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Norway: Anti-Israelism and anti-Semitism will continue after electionsBy MANFRED GERSTENFELD09/16/2013 22:31
In recent years Norway’s government has incited against Israel probably more than any other Western European government.
NORWEGIAN CONSERVATIVE LEADER Erna Solberg addresses supporters, Sept 9 Photo: Stian Lysberg Solum/ReutersIn recent years Norway’s government has incited against Israel probably more than any other Western European government.
Last week’s defeat in the parliamentary elections of the three-party coalition of Labor Prime Minister Jens Stoltenberg is a suitable occasion to summarize several aspects of this hatred and assess what can be expected now.
It was symbolic that when Stoltenberg acknowledged people for their support during the campaign, he specifically thanked leaders of the trade union LO and Labor’s youth organization, the AUF. Both groups have played key roles in demonizing Israel.
Norwegian trade union leaders malign Israel incessantly. The peak of their hate promotion comes on Labor Day – May 1.
Hardly any official banners at their gatherings deal with international matters.
Almost all of them call for boycotts, or otherwise incite against Israel. Already in 2002, LO union leader Gerd-Liv Valla called to boycott Israel. Stoltenberg has spoken on various occasions at the LO’s May 1 demonstrations and ignored the Israel hate-mongering there.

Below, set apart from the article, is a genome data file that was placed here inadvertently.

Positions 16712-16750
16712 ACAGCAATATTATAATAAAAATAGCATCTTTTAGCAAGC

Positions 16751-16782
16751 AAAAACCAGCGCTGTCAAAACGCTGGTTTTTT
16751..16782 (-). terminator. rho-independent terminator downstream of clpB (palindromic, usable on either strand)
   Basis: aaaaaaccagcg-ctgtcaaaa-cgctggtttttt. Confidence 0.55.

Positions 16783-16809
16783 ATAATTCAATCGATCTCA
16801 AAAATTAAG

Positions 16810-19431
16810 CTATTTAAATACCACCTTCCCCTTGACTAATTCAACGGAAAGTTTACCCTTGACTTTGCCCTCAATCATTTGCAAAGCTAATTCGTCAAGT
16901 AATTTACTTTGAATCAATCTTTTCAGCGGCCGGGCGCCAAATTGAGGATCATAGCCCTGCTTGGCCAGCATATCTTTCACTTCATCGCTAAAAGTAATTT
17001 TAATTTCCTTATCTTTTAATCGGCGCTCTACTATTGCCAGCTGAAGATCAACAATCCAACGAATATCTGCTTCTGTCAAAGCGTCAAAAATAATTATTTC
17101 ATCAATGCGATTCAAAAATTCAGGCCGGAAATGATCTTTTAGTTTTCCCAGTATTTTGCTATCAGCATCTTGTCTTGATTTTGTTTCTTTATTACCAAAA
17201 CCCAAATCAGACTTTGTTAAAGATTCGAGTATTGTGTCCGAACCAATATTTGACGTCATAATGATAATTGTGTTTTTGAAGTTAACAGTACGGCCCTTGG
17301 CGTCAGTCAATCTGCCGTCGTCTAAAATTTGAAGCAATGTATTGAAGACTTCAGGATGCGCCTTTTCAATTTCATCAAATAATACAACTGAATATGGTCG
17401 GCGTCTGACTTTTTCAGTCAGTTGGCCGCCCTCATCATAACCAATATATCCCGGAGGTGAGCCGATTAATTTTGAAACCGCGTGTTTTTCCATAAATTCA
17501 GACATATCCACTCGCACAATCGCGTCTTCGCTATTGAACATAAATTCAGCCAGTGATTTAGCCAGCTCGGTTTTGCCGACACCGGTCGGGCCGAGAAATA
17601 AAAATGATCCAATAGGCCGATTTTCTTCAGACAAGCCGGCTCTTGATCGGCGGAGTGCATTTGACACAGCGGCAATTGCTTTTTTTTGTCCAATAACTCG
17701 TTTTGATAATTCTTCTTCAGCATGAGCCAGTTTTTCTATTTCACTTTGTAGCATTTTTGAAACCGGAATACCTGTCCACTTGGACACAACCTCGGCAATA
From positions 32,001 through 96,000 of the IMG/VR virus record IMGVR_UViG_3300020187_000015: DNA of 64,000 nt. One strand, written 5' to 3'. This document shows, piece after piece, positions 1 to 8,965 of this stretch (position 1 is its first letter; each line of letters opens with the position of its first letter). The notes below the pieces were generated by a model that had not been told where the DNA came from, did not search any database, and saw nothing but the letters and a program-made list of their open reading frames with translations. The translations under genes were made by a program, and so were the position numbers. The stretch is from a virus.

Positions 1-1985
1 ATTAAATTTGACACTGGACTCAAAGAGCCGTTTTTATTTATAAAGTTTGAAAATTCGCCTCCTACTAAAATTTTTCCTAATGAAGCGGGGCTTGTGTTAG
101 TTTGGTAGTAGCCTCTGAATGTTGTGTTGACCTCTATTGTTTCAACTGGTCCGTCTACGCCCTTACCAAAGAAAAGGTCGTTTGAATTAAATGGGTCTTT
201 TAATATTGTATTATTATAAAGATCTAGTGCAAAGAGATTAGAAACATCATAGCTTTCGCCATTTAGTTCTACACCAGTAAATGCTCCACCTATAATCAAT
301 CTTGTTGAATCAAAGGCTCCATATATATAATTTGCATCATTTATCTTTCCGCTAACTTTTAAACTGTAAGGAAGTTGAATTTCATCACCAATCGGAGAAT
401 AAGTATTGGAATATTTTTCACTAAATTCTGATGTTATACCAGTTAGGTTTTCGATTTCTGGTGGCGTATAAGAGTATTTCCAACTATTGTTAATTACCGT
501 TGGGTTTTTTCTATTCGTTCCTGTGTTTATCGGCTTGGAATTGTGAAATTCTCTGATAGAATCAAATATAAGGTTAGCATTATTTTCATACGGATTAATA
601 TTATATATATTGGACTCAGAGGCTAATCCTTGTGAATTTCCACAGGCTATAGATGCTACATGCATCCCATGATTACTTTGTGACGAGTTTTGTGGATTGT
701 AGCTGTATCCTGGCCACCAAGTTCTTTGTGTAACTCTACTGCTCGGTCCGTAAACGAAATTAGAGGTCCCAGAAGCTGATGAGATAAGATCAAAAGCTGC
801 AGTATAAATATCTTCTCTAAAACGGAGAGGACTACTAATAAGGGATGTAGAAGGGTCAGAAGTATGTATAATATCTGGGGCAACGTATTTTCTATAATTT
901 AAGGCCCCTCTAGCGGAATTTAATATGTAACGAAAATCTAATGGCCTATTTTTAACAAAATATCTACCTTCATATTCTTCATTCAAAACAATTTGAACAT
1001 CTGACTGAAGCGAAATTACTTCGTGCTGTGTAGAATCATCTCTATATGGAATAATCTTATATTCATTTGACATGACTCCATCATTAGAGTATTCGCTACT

The AUF came into the international limelight when criminal Anders Breivik killed 69 youngsters at its summer camp on the island of Utoya in 2011. One side effect of the huge media attention was that it became widely known how children of 14 years and older were indoctrinated there to hate Israel. A number of Utoya survivors were Labor Party candidates in the September 9 elections.
The main Labor Party inciter against Israel is Jonas Gahr Stoere, who was foreign minister until 2012. His successor, Espen Barth Eide, makes fewer inflammatory statements, yet follows similar policies.
Earlier this year he admitted that Stoere lied to Parliament twice when denying that Norway was indirectly funding Palestinian murderers in Israeli jails.
Stoere denied in January 2011 on a TV2 broadcast that he was speaking with Hamas directly. The interviewer retorted that Hamas leader Khaled Mashaal had told him about their conversations. In an interview with Ma’ariv in 2009, Stoere said that diplomat Trine Lilleng was no longer posted at Norway’s embassy in Saudi Arabia.( She had used her email account to distribute pictures juxtaposing Israeli actions against the Palestinians and the Holocaust.) A few months later, Israeli journalist Cna’an Lipshiz called the Norwegian Embassy in Riad. He was told that Lilleng would be back in her office in half an hour. It seemed she had even been promoted.
Stoere was photographed at the 2011 Utoya camp in front of a banner calling for a boycott of Israel. He had said at the time, however, that he was against this boycott. Perhaps his most extreme anti- Israel act was writing a back cover comment for Eyes in Gaza, a book by Norwegian Hamas supporters. The authors claimed that Israel had started its Cast Lead campaign in 2008 to kill Palestinian women and children.